The Modern Irish Kilt - Your Views

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The Modern Irish Kilt - Your Views

Postby finnacan on Thu Oct 07, 2010 7:18 pm

Forgive me, but I have always wanted to ask this question...

What are your views or opinions on the modern day Irish kilt?

I was reading the McClintock story again, and was struck by the fact that even though he destroyed the kilt myth, his work was discarded because a few didn't want to be seen as "wearing pajamas" or clothed in what they thought was a ridiculous ensemble, meaning the Tudor Era leine-ionar-brat-mantle combination.

Knowing that most of you have an indepth understanding of Irish clothing (as indepth as we can currently research, at any rate - you guys are usually on the cutting edge) I was wondering what you good folks thought of the modern Irish kilt.
And not just the classic green doublet and mustard yellow kilt, but also the idea of County tartans and such.
Do you like them? Accept them? Hate them?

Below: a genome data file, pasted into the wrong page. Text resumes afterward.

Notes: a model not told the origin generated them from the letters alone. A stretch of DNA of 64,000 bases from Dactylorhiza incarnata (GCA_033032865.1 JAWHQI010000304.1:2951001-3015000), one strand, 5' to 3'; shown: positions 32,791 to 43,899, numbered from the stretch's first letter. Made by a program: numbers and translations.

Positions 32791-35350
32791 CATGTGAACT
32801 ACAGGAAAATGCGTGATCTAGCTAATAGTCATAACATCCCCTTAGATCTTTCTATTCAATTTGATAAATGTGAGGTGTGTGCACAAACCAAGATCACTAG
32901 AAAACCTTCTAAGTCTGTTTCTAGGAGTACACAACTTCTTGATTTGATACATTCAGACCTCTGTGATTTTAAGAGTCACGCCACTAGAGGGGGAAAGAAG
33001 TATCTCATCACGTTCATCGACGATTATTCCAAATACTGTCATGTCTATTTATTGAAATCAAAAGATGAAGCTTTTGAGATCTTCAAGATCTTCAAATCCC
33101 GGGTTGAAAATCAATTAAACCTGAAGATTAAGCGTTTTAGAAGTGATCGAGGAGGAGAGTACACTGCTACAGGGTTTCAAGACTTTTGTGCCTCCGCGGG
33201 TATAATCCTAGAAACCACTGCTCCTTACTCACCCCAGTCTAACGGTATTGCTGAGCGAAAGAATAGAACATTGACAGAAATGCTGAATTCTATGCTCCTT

I'd also be curious to know your estimation of the general opinion of them among most Irish citizens.
Do they accept them? Are opinions changing one way or the other?

I look forward to your replies and viewpoints.

~Finnacan
http://coblaith.net/EarlyGaelicDress/default.html (An Introduction to Early Gaelic Dress)
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Re: The Modern Irish Kilt - Your Views

Postby Swifty on Thu Oct 07, 2010 8:55 pm

I have no opinion on it at all really - it's a modern phenomena. Good for some for weddings etc.

Pádraig Pearse perferred the kilt to trews as an idea for national dress - for aesthetical reasons mainly - don't know if he ever considered the léine.
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Re: The Modern Irish Kilt - Your Views

Postby finnobreanan on Fri Oct 08, 2010 5:37 pm

The kilt can be a rather comfortable modern garment, but that's what it is...relatively modern with no basis in Irish History.
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Re: The Modern Irish Kilt - Your Views

Postby Billy on Fri Oct 08, 2010 9:40 pm

They're a bit of craic, but not particularly historical, and to most Irish Gaels, not particularly significant in terms of heritage, identity etc. The Irish in Scotland seem to be into them more, for obvious reasons, and appear to wear the county tartans with pride. Here in Ireland, it wouldn't be that big of a deal. I like them, the same way I like a tuxedo. Special occasions seem like an appropriate time to wear them.

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Re: The Modern Irish Kilt - Your Views